Georges Braque


By Georges Braque
By Georges Braque

The second Cubism painting I picked by Georges Braque was called ‘Clarinet and Bottle of Rum on a mantelpiece’. This piece was even more ambiguous than the first, possibly because there is more objects to paint. The more viewpoints available to a Cubism artist, I believe, would result in a more intricate design as there is more to show the viewer. He only used two main subdued colours because Braque believed that bright colours would distract the viewer from the paintings structure. Like the first painting, the background is blended and interlined with the paintings content. This could be considered a consequence of cubism because if you paint an object from so many different viewpoints, the background would change just as much as the object itself so they become part of the same thing.

The clarinet lies in the centre behind a bottle of rum with the letters RHU, the first three letters of the French word for Rum. In this painting Braque is using music as his theme, throughout, he has painted in music clefs and in the bottom right there is what looks like the end of the mantelpiece. Also, the word Valse can be read just below the centre which means Waltz. So I believe Braque was trying to show a fun scene with music and dancing.

As well as painting the objects in the title, Braque is trying to create an atmosphere. He wanted to evoke feelings into the viewer with his music and dancing references. This adds another dimension to the painting and enables us to view it from yet another angle.

When we experience the world around us we ‘see’ it in many different ways; some, such as our visual sense, our sense of hearing and touch, are obvious. Others are less apparent: smell and taste, past knowledge and experience.


Georges Braque

Georges Braque’s Cubism works have been so important to the art world. Together with Pablo Picasso and Juan Gris they managed to completely change the rules of painting. They discovered a style of painting that not only involved the viewer and his thoughts but also revealed a way to paint that showed so much more to the viewer. They agreed with Paul Cezanne’s belief that perspective was not important. In fact, they considered perspective to be a hindrance because it restricted their creativity. With the introduction of photography towards the end of the 19th century, there was no longer a need for real looking paintings anymore as a photograph could be taken instead. So, the cubists abandoned perspective and started to paint how they wanted to, without rules they had previously followed. They wanted to show that an object looked different from different angles. Unfortunately, they knew that they could not show that while showing the way the object looked in real life in the same painting. They eventually decided they would show how an object looked from different angles and not concentrate how the object looked from one particular viewpoint. So, if a cubist wanted to paint a house for example, it would be shown as simply a cube and a triangle. This was to become a profound discovery and was called ANALYTIC CUBISM.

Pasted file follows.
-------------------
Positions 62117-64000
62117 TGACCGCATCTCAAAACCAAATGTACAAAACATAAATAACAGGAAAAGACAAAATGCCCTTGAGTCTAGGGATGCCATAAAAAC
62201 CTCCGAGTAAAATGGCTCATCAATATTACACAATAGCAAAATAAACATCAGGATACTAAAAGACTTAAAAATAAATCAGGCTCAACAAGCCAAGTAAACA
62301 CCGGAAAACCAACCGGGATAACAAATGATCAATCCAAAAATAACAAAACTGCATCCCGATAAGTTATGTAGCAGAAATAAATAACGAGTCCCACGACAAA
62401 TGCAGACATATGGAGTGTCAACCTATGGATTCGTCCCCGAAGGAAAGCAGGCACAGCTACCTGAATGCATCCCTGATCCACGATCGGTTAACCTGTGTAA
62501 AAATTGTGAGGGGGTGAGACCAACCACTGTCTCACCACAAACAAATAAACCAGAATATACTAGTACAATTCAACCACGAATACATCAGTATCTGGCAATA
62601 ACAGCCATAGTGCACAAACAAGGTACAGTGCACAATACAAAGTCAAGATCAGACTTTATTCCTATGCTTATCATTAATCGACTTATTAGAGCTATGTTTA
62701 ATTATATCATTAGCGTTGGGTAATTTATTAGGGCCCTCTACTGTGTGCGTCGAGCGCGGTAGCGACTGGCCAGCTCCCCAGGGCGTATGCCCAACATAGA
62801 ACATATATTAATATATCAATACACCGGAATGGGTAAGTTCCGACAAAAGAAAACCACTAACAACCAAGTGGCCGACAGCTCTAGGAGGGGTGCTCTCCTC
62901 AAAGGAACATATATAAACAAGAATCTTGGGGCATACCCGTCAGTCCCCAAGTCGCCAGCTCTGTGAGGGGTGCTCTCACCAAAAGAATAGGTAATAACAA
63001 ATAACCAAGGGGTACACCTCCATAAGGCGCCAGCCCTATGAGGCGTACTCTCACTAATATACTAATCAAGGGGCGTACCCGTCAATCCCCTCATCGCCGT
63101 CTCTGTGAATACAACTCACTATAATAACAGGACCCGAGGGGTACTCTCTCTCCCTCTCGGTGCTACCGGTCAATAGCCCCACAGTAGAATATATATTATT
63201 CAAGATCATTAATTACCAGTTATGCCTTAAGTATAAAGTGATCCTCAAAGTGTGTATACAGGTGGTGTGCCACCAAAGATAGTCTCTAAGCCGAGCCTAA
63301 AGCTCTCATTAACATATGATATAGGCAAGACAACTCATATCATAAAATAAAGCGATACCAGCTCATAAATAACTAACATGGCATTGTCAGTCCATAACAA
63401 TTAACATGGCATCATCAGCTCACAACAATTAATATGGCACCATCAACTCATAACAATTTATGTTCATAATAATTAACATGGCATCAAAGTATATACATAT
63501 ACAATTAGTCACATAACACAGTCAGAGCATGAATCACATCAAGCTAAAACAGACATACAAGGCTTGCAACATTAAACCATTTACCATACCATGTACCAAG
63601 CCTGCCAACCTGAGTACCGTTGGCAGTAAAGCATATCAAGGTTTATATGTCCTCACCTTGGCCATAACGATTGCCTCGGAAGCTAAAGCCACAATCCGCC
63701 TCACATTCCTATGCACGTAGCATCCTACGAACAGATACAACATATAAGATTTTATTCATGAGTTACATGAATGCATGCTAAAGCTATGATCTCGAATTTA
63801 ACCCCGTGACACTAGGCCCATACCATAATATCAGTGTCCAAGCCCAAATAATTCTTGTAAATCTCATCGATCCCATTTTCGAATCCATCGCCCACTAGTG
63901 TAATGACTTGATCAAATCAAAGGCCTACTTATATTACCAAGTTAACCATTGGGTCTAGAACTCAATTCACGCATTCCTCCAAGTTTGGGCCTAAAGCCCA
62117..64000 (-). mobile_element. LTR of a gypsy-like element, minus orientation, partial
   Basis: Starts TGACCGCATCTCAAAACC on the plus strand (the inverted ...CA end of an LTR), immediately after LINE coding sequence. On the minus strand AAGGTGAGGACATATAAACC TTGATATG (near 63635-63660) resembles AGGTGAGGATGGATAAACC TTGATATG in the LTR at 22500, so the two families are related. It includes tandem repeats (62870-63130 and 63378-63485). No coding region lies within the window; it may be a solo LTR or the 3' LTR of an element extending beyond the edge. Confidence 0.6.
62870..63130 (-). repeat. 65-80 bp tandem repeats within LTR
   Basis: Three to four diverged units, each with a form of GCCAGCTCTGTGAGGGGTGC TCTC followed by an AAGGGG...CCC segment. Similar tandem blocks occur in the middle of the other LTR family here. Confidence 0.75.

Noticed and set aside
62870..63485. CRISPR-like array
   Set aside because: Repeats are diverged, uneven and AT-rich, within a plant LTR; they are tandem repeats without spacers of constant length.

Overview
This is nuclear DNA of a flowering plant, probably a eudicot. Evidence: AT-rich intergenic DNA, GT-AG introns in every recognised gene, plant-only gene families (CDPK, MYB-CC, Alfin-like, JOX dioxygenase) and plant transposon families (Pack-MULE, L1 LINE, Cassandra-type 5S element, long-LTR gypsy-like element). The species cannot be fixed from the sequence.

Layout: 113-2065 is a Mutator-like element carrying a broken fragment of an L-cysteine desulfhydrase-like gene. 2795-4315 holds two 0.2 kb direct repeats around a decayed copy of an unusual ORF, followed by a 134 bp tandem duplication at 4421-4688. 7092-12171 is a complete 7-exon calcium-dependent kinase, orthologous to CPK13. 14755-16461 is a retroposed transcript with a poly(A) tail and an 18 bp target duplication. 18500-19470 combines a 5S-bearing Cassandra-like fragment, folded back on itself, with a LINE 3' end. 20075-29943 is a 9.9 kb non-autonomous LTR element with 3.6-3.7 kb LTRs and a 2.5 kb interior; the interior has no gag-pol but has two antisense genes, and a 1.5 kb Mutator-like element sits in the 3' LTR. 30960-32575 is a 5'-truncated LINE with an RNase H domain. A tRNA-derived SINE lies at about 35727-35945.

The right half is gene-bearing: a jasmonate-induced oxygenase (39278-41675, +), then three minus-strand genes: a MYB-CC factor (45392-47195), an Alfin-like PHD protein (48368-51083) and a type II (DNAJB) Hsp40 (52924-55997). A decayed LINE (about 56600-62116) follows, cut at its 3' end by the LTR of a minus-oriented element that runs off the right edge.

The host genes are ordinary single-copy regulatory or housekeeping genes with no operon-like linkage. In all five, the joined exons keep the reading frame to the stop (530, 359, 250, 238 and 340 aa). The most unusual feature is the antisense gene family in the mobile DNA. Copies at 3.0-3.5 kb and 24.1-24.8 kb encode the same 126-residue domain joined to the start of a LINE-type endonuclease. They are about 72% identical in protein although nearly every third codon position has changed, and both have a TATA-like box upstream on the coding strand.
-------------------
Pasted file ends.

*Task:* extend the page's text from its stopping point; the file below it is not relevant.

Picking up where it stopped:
They say that God see’s everything. If so, I wonder if I was to look through his eyes, maybe I’ll see a Cubist world.

When I first saw Georges Braque’s work in The Tate Modern I would never have known that I would learn so much about Cubism while researching two of his paintings. I now stand by my earlier statement that the best way to learn from a gallery is to go with the intension of looking at one particular style, painter or movement. This enabled me to concentrate fully on my subject and learn so much about Cubism. This would not have been possible if I went unprepared not knowing what I wanted to learn about because there is so much to learn from a galley, most pieces in the Tate have a history and a story behind them.

By Richard Reeve (SITE HERO)

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    • RosWebbART profile image

      Ros Webb 

      8 years ago from Ireland

      Great hub ; love the Tate!

    • tonymac04 profile image

      Tony McGregor 

      9 years ago from South Africa

      Excellent Hub - I too am an admirer of Braque from way back. Thanks for highlighting this important artist.

      Love and peace